Not having the navigational capabilities of migratory birds or oceangoing fish, the Polynesians were nevertheless able to create an ecological niche for themselves by making astute use of the senses they did have. Crossing empty horizons, they learned to locate land by indirect clues. A greenish tint on the undersurface of a cloud was light reflecting island vegetation. Birds that roost on land could be followed home in the evening. Islands generate sounds when breakers crash against the shore and emit smells when wind carries the scents of flowers, fruit, and earth. Waves that strike an island bounce back and radiate outward, creating a ripple pattern that can be seen on the surface and felt against the boat.Isn't that so crazy? You can only see for about two miles until the earth bends away. Can you imagine smelling flowers and earth from two miles away? Your senses would have to be so honed to be able to pick that up. Also, on another note, did you know that a shark's nostrils are independent? It's kind of like our ears and how we can tell where a sound is coming from. A shark can smell a drop of blood that has been diluted over 10 million times and locate the direction it came from with frightening precision. I find myself thinking about a shark's sense of smell when I don't have to think about anything, like when I brush my teeth in the morning or eat breakfast. I wish I had that skill.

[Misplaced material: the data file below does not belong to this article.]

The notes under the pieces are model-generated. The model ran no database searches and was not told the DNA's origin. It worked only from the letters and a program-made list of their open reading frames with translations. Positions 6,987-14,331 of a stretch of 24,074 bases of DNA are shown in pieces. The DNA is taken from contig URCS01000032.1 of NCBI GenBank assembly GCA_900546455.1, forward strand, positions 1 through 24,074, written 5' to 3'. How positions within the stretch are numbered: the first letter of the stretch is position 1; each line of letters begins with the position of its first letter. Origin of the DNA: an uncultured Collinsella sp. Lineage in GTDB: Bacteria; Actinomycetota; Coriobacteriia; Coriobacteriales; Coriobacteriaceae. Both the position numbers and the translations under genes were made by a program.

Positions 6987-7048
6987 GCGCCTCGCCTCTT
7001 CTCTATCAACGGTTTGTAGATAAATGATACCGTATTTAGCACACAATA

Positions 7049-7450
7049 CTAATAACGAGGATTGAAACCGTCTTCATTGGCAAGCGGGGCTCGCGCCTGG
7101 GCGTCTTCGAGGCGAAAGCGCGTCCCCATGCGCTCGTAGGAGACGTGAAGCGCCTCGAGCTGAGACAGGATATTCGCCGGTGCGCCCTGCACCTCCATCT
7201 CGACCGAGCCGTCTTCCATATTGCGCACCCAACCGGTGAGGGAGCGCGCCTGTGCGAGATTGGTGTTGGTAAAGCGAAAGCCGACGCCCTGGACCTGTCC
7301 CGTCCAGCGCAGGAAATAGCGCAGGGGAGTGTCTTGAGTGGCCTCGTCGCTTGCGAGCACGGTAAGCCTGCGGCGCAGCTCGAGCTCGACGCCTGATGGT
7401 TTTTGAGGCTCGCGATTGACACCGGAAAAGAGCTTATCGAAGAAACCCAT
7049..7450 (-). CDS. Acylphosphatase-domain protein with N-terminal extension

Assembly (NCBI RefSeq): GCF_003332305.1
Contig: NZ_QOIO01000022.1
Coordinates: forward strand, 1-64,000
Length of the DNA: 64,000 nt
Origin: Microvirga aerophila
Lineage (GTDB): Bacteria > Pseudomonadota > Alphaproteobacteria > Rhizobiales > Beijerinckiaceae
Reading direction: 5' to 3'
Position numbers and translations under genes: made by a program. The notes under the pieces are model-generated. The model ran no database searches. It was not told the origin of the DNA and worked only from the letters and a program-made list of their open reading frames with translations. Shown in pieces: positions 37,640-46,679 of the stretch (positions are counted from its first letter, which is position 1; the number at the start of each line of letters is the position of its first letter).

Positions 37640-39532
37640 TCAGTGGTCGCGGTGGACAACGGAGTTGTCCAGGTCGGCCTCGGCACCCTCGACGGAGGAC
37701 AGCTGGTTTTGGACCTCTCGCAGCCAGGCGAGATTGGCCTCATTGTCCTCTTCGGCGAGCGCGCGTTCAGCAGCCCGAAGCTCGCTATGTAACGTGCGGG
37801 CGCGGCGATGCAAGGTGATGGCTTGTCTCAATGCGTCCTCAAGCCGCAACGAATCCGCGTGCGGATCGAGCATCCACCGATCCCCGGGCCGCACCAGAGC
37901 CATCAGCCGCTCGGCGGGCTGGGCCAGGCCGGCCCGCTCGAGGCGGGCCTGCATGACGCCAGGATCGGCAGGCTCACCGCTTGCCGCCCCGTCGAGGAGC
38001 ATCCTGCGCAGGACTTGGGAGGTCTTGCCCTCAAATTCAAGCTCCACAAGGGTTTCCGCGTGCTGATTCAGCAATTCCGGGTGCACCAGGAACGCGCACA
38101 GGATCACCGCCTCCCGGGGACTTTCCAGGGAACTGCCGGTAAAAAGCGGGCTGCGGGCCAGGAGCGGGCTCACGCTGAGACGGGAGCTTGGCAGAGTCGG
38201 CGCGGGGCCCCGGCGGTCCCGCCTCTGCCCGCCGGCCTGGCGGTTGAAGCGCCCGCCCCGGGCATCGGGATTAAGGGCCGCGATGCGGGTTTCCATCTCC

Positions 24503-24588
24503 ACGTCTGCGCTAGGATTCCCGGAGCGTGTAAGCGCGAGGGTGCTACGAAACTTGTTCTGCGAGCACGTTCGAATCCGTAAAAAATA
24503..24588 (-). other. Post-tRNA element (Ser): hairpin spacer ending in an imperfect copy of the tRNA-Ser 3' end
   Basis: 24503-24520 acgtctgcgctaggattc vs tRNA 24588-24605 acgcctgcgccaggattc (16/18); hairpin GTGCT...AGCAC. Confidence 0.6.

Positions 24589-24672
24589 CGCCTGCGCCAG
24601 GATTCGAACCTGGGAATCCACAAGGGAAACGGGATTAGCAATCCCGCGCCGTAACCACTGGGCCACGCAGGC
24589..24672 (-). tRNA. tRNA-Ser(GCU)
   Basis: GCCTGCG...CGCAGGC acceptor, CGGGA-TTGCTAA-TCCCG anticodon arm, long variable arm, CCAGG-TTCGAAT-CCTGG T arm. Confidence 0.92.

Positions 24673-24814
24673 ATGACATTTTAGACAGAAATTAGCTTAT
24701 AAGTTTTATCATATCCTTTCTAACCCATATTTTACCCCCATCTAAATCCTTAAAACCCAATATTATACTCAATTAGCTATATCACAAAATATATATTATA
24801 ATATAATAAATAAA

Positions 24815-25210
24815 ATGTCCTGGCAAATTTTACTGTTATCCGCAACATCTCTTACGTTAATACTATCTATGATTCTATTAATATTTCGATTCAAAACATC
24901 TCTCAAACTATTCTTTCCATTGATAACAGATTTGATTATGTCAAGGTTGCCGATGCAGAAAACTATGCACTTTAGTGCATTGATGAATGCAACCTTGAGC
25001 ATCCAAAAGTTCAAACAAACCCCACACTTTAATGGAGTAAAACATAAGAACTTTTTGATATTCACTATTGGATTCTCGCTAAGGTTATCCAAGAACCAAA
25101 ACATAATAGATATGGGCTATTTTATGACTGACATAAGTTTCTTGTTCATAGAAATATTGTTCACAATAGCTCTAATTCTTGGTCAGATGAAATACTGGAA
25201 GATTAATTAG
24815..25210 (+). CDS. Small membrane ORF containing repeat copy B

Wednesday, August 18, 2010
How Polynesians Traverse the Ocean
I wrote about the new book I'm reading last Saturday. It's still really interesting. I just finished the part about surviving on the high seas and am currently reading about deserts. Dr. Kamler talks about how Polynesians were able to traverse the open waters, going from island to island without seeing anything but water: